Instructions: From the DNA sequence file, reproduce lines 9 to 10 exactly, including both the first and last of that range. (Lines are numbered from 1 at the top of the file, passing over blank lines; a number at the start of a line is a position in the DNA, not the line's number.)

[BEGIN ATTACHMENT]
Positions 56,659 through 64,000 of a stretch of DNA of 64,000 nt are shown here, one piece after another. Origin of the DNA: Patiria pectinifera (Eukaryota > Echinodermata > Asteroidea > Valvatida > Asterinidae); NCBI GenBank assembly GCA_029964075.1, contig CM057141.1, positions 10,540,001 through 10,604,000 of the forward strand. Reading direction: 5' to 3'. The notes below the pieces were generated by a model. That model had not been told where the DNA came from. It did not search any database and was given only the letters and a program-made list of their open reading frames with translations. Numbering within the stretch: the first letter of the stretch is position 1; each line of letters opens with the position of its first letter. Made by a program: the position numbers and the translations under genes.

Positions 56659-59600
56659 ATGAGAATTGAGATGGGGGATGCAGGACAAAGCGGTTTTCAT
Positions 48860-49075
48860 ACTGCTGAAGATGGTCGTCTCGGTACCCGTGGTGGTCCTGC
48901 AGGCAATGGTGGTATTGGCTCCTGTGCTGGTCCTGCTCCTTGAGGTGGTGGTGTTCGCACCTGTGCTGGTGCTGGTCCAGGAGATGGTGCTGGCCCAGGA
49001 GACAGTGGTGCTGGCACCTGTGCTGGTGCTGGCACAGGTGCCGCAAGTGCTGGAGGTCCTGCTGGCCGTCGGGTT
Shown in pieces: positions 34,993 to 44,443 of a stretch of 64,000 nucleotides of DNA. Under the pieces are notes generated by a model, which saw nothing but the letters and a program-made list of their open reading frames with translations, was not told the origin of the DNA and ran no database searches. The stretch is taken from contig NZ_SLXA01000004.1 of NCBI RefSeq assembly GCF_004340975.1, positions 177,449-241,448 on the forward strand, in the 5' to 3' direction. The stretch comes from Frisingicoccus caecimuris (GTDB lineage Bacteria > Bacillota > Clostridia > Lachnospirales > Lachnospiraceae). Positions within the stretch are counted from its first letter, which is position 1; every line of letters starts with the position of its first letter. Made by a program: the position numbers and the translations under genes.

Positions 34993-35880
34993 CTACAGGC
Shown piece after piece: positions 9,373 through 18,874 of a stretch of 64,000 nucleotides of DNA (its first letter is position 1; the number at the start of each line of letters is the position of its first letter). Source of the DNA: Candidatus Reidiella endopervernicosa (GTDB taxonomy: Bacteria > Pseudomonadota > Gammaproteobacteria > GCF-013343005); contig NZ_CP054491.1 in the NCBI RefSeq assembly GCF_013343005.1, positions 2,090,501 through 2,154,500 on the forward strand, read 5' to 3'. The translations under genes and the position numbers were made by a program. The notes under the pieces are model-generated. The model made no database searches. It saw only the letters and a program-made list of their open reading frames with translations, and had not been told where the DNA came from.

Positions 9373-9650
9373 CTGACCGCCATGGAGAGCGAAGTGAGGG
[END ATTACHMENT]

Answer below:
Positions 34993-35880
34993 CTACAGGC